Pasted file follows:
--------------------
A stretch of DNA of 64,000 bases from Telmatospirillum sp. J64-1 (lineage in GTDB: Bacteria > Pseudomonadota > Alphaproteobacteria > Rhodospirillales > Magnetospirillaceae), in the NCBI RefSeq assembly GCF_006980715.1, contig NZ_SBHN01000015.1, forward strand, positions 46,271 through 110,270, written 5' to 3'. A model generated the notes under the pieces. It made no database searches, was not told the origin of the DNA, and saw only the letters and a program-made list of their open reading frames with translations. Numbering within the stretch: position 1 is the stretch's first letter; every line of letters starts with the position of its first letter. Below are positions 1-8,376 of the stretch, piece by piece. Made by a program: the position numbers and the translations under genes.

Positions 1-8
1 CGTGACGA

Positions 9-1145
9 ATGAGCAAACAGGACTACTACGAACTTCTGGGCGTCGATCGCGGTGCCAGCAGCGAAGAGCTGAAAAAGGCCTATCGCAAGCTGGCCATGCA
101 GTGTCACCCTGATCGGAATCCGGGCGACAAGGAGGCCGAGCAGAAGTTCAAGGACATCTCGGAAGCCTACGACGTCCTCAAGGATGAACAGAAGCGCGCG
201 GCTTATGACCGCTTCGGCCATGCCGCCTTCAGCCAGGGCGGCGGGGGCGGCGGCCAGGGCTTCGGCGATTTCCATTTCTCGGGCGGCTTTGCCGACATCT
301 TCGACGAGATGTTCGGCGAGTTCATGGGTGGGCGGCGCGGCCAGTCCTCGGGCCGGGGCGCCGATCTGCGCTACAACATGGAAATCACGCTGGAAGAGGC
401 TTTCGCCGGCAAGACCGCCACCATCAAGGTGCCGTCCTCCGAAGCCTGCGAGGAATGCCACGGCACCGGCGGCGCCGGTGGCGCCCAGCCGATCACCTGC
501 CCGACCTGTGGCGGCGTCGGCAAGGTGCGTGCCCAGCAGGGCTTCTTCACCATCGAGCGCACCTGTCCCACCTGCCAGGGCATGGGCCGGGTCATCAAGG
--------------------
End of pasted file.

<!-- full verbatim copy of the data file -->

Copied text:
A stretch of DNA of 64,000 bases from Telmatospirillum sp. J64-1 (lineage in GTDB: Bacteria > Pseudomonadota > Alphaproteobacteria > Rhodospirillales > Magnetospirillaceae), in the NCBI RefSeq assembly GCF_006980715.1, contig NZ_SBHN01000015.1, forward strand, positions 46,271 through 110,270, written 5' to 3'. A model generated the notes under the pieces. It made no database searches, was not told the origin of the DNA, and saw only the letters and a program-made list of their open reading frames with translations. Numbering within the stretch: position 1 is the stretch's first letter; every line of letters starts with the position of its first letter. Below are positions 1-8,376 of the stretch, piece by piece. Made by a program: the position numbers and the translations under genes.

Positions 1-8
1 CGTGACGA

Positions 9-1145
9 ATGAGCAAACAGGACTACTACGAACTTCTGGGCGTCGATCGCGGTGCCAGCAGCGAAGAGCTGAAAAAGGCCTATCGCAAGCTGGCCATGCA
101 GTGTCACCCTGATCGGAATCCGGGCGACAAGGAGGCCGAGCAGAAGTTCAAGGACATCTCGGAAGCCTACGACGTCCTCAAGGATGAACAGAAGCGCGCG
201 GCTTATGACCGCTTCGGCCATGCCGCCTTCAGCCAGGGCGGCGGGGGCGGCGGCCAGGGCTTCGGCGATTTCCATTTCTCGGGCGGCTTTGCCGACATCT
301 TCGACGAGATGTTCGGCGAGTTCATGGGTGGGCGGCGCGGCCAGTCCTCGGGCCGGGGCGCCGATCTGCGCTACAACATGGAAATCACGCTGGAAGAGGC
401 TTTCGCCGGCAAGACCGCCACCATCAAGGTGCCGTCCTCCGAAGCCTGCGAGGAATGCCACGGCACCGGCGGCGCCGGTGGCGCCCAGCCGATCACCTGC
501 CCGACCTGTGGCGGCGTCGGCAAGGTGCGTGCCCAGCAGGGCTTCTTCACCATCGAGCGCACCTGTCCCACCTGCCAGGGCATGGGCCGGGTCATCAAGG